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A Times Editorial

Pinellas aiming to erode land protections

With uncharacteristic speed, Pinellas County is preparing to change land use and zoning codes in ways that could harm the Brooker Creek Preserve and other natural areas of Pinellas. Residents who care about land preservation should pay attention.

On Pinellas' countywide future land use map, nearly all of the county's biggest and most valuable preserve, 8,000-acre Brooker Creek Preserve, is designated "Preservation," a restrictive category for land that is being conserved and protected. Nothing legally can be built on land designated "Preservation" on the countywide land use map.

But a number of facilities — educational, recreational and utility-related — already have been built in Brooker Creek Preserve. (How did that happen, county commissioners?) Now the county wants the opportunity to build even more.

If changes on the agenda at tonight's County Commission meeting eventually get final approval, the county will have a legal way to build water-related facilities such as wells, pipelines, water treatment plants, water storage tanks, chemical storage facilities or even a reservoir on lands intended to be saved from development. The enormous impact on wildlife, wetlands and other natural resources does not seem to concern the county. And once the county government clears the way, city governments will get the same authority.

Last week a fortuitous hitch developed. The staff of the Pinellas Planning Council, an agency created by the Legislature and Pinellas voters to oversee administration of the countywide land use plan, declared the county's proposals are inconsistent with the countywide plan. Consistency is required by Florida law.

What is the county's response? It will push ahead with its votes tonight and send its desired changes out for required regional and state reviews, even though they are inconsistent. That seems awfully arrogant.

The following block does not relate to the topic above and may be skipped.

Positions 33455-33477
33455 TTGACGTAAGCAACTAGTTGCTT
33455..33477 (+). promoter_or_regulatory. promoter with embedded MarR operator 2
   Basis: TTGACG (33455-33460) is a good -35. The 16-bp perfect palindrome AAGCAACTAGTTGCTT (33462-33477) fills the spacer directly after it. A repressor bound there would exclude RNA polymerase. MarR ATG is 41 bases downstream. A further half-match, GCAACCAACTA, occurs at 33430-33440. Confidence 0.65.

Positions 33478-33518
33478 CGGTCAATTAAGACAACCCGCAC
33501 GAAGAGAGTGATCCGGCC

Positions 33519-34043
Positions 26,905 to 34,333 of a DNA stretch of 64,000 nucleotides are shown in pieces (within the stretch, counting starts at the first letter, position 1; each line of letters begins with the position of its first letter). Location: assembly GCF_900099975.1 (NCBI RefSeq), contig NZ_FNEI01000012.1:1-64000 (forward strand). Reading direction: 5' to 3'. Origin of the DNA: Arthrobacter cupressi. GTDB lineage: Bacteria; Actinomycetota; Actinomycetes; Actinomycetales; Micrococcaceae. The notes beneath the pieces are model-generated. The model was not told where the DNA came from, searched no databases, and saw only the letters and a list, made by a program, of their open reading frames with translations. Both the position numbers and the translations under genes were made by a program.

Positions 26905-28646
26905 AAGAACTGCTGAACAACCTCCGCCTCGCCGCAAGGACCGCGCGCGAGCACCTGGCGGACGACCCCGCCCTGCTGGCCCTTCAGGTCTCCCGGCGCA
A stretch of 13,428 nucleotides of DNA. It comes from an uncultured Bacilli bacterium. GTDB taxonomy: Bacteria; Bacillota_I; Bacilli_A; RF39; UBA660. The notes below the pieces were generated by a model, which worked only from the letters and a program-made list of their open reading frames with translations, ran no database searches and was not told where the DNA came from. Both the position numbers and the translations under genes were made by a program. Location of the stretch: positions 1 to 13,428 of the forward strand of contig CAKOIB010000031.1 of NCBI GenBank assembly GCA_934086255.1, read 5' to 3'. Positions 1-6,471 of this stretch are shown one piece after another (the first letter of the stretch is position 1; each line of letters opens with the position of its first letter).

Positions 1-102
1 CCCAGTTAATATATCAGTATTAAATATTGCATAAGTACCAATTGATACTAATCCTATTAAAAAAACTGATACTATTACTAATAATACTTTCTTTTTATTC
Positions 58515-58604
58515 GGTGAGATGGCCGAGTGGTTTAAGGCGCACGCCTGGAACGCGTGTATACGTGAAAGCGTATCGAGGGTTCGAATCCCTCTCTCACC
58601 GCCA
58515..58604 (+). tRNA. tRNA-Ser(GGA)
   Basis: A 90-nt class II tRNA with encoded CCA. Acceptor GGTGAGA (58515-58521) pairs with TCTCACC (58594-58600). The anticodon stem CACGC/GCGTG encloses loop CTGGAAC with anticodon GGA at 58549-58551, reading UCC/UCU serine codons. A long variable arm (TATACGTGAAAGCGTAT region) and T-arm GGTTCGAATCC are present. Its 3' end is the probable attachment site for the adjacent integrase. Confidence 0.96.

With the county demonstrating such determination to get its way, only a public outcry can truly protect Pinellas' preservation lands from potentially damaging uses nature never intended.

Pinellas aiming to erode land protections 10/20/08 Pinellas aiming to erode land protections 10/20/08 [Last modified: Wednesday, October 22, 2008 12:08pm]

    

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A Times Editorial

Pinellas aiming to erode land protections

With uncharacteristic speed, Pinellas County is preparing to change land use and zoning codes in ways that could harm the Brooker Creek Preserve and other natural areas of Pinellas. Residents who care about land preservation should pay attention.

On Pinellas' countywide future land use map, nearly all of the county's biggest and most valuable preserve, 8,000-acre Brooker Creek Preserve, is designated "Preservation," a restrictive category for land that is being conserved and protected. Nothing legally can be built on land designated "Preservation" on the countywide land use map.

But a number of facilities — educational, recreational and utility-related — already have been built in Brooker Creek Preserve. (How did that happen, county commissioners?) Now the county wants the opportunity to build even more.

If changes on the agenda at tonight's County Commission meeting eventually get final approval, the county will have a legal way to build water-related facilities such as wells, pipelines, water treatment plants, water storage tanks, chemical storage facilities or even a reservoir on lands intended to be saved from development. The enormous impact on wildlife, wetlands and other natural resources does not seem to concern the county. And once the county government clears the way, city governments will get the same authority.

Last week a fortuitous hitch developed. The staff of the Pinellas Planning Council, an agency created by the Legislature and Pinellas voters to oversee administration of the countywide land use plan, declared the county's proposals are inconsistent with the countywide plan. Consistency is required by Florida law.

What is the county's response? It will push ahead with its votes tonight and send its desired changes out for required regional and state reviews, even though they are inconsistent. That seems awfully arrogant.

With the county demonstrating such determination to get its way, only a public outcry can truly protect Pinellas' preservation lands from potentially damaging uses nature never intended.

Pinellas aiming to erode land protections 10/20/08 Pinellas aiming to erode land protections 10/20/08 [Last modified: Wednesday, October 22, 2008 12:08pm]

    

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